• This forum contains old posts that have been closed. New threads and replies may not be made here. Please navigate to the relevant forum to create a new thread or post a reply.
  • Welcome to Tamil Brahmins forums.

    You are currently viewing our boards as a guest which gives you limited access to view most discussions and access our other features. By joining our Free Brahmin Community you will have access to post topics, communicate privately with other members (PM), respond to polls, upload content and access many other special features. Registration is fast, simple and absolutely free so please, join our community today!

    If you have any problems with the registration process or your account login, please contact contact us.

Pakistan's silent partition

Not open for further replies.


Gold Member
Gold Member
Vganeji praised Pakistan for taking care of its citizen better than India in an earlier post.
But Pakistan is meeting the aspirations of its people

I wanted to set the facts right.

Pakistan’s story began with a parting — partition from India — and now, for a growing number of people, it is ending with another parting. Negombo, a beach town 24 miles from Sri Lanka’s capital, Colombo, is refuge for hundreds of Ahmadi Muslims fleeing persecution in Pakistan.

According to the Colombo office of the UN Refugee Agency, or UNHCR, there was a nearly 780 percent increase in the number of Pakistani asylum seekers in Sri Lanka from 2012, when 152 people sought asylum, to 2013, when this number jumped to 1,338. While most of them are Ahmadis, the number also includes Pakistani Christians and Shia Muslims, who have also faced increasing persecution in Pakistan over the years.
However, with Sri Lanka becoming less accessible following the suspension last year of on-arrival visa facilities, fewer people have sought shelter here recently. In 2014, only 239 new asylum seekers were registered.

Members of the Ahmadiyya community can be found all over the world. In Pakistan, their population ranges from 600,000 to 700,000, according to Ahmadi leaders in that country (there has been no census there since 1998). They are among a growing number of minorities — people belonging to small sects within Islam and non-Muslims — leaving Pakistan against the backdrop of increasing religious intolerance and attacks on marginal groups in recent years.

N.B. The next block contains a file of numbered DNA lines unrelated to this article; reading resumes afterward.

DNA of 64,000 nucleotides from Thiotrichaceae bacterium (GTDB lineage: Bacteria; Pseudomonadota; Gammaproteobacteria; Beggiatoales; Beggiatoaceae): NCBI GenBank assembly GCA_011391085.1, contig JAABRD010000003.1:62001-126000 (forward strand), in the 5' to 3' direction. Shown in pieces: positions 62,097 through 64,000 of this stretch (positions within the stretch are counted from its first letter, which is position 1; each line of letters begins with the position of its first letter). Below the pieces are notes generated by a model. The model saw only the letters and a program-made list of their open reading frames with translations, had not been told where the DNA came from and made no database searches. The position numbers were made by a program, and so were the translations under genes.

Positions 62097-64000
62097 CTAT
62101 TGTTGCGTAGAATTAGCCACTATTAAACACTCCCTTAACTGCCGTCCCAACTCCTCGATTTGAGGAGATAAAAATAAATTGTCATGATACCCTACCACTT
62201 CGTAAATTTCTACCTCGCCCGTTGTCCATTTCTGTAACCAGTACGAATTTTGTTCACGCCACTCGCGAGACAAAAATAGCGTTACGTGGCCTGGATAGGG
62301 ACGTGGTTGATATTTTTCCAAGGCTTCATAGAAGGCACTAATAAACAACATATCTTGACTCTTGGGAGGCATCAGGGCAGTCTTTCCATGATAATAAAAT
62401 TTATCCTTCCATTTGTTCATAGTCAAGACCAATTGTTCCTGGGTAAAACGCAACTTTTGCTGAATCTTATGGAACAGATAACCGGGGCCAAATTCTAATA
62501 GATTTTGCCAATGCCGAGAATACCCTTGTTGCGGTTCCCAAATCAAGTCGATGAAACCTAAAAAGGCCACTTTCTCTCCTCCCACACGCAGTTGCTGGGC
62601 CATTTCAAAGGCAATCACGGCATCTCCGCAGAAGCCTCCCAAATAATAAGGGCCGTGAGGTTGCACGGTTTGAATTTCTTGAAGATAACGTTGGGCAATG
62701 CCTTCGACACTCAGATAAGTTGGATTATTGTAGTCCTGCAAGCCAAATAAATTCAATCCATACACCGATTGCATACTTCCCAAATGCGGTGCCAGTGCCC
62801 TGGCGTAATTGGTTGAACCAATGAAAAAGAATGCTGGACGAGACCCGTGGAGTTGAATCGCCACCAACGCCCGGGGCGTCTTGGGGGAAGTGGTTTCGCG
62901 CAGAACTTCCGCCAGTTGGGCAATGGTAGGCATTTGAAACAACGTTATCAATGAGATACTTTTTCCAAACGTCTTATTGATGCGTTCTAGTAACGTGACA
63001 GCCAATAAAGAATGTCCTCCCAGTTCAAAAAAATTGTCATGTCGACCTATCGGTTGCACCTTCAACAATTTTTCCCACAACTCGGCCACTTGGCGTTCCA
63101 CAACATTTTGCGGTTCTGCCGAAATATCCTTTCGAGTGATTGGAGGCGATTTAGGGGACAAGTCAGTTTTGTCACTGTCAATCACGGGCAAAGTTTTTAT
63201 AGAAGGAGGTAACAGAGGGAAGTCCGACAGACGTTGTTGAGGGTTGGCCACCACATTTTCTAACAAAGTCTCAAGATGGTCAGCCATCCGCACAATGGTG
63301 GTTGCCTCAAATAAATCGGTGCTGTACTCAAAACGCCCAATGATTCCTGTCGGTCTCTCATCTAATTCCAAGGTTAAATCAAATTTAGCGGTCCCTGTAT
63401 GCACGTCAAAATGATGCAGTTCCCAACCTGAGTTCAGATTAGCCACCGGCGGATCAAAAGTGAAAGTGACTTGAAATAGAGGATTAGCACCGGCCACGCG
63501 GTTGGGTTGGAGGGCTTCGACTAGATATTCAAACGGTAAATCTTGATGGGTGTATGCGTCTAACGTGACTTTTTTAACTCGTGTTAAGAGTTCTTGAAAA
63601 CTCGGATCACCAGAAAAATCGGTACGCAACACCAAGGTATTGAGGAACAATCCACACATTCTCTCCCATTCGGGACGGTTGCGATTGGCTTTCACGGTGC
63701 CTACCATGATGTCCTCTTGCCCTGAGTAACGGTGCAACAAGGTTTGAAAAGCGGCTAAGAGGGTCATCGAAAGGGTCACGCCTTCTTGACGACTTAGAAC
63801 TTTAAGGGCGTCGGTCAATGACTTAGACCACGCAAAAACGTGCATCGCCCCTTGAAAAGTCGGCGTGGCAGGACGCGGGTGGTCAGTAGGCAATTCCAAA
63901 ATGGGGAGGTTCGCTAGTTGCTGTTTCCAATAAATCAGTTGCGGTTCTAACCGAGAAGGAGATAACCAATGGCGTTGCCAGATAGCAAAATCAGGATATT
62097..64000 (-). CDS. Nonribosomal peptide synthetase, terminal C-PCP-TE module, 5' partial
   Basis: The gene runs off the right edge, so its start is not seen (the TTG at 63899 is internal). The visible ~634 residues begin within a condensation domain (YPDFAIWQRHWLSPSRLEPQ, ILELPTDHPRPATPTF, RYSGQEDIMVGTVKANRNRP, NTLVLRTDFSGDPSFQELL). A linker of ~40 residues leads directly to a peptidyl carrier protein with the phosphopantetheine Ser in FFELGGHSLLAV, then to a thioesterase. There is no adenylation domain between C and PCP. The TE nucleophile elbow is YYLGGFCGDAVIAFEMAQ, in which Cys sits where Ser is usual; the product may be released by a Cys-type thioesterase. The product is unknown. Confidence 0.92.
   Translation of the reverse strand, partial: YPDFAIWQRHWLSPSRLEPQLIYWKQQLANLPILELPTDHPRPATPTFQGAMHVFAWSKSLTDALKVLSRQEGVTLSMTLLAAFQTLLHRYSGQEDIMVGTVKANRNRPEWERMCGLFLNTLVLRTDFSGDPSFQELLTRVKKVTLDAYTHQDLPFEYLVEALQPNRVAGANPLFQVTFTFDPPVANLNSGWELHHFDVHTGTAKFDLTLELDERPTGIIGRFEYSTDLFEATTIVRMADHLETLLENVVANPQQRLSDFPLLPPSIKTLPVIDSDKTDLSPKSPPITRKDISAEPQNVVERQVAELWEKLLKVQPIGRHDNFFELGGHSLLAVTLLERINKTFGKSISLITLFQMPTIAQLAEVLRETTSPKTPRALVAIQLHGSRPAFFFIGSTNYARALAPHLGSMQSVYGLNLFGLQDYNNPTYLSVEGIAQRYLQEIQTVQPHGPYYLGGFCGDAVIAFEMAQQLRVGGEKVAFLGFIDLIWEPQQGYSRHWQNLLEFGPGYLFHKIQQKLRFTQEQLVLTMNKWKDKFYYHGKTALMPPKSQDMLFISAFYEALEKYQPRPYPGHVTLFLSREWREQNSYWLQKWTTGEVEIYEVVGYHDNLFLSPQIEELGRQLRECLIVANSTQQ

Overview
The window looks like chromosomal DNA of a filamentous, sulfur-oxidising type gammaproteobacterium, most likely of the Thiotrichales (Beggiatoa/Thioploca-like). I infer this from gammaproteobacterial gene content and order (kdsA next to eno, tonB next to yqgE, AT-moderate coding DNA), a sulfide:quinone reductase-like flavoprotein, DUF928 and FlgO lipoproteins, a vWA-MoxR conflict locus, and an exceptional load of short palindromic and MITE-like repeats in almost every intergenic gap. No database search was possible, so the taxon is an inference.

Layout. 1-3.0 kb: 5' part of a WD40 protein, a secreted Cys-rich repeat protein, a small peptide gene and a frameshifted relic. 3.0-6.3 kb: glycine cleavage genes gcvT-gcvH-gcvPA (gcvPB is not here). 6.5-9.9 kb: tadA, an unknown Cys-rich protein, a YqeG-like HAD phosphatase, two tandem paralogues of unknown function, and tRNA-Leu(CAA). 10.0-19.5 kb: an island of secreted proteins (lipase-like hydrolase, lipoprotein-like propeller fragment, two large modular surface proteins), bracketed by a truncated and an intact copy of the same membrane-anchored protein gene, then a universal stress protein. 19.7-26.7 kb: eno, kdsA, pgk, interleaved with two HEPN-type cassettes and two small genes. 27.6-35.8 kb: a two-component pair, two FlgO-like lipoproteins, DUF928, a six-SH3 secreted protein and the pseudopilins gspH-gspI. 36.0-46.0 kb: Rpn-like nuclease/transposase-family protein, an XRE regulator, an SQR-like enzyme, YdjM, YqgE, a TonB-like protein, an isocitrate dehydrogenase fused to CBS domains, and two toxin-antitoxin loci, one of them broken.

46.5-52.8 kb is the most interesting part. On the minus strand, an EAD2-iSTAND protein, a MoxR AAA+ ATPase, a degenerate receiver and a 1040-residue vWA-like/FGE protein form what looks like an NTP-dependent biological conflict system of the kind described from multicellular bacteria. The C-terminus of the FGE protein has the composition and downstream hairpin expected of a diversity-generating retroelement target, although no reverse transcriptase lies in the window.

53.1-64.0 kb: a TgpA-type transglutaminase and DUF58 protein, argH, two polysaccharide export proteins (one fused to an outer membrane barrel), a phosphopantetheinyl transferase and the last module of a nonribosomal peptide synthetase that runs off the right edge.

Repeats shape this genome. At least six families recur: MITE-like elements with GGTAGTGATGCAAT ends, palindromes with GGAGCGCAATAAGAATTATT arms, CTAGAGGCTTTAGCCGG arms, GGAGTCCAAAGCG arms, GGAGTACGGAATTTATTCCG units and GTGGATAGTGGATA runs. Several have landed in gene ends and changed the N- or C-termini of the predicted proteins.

In the lottery of birth, Negombo’s newest residents have been terrible losers. There is a law against Ahmadis practicing their religion in Pakistan, where they were declared non-Muslims under a constitutional amendment more than 40 years ago, following months of rioting. Decades later, the legislation has divided both homes and families and sent many into exile. The worst incident in recent times occurred in May 2010 in Lahore when two Ahmadi mosques were attacked, resulting in the deaths of nearly 100 people.

“Ahmadis have a good case for asylum because there is legalized, state-sanctioned persecution against them in Pakistan,” says Asad Jamal, a human-rights lawyer in Pakistan. “There is both formal and informal discrimination against the group, from criminal cases being instituted against Ahmadis for practicing their belief system, being informally barred against being given jobs in state institutions, to their graveyards being desecrated … Students, too, are forced to hide their identity. How can people live in such a situation?”

The Ahmadi mosque in Negombo is a cradle for those seeking asylum. There is a mix of ages, backgrounds and incomes here, but the asylum seekers are united by their loss. Almost everyone has lost a family member, a friend, an acquaintance. Some have lost their homes to looting or arson. At the mosque, they come to socialize, take the free classes that are offered and worship with a freedom that they did not have in Pakistan.
Zeeshan fled to Sri Lanka in 2010. It took him three years to gather the resources to bring his wife and four children to Negombo. “Sometimes my brother shows me my parents’ faces on Skype,” he says. “They are now in their 80s and both of them are very ill. I said goodbye to them for the last time when I left Pakistan. I know I’ll never be able to go back and see them again, not even for their funeral.” His parents left their home in India during the partition, migrating to Pakistan in search of a better life. Sixty-eight years later their son is hoping for refuge elsewhere.Pakistani Ahmadis Seek Asylum in Sri Lanka | Al Jazeera America
Not open for further replies.
Thank you for visiting TamilBrahmins.com

You seem to have an Ad Blocker on.

We depend on advertising to keep our content free for you. Please consider whitelisting us in your ad blocker so that we can continue to provide the content you have come here to enjoy.

Alternatively, consider upgrading your account to enjoywith numerous other benefits. To upgrade your account, please visit the account upgrades page

You can also donate financially if you can. Please Click Here on how you can do that.

I've Disabled AdBlock    No Thanks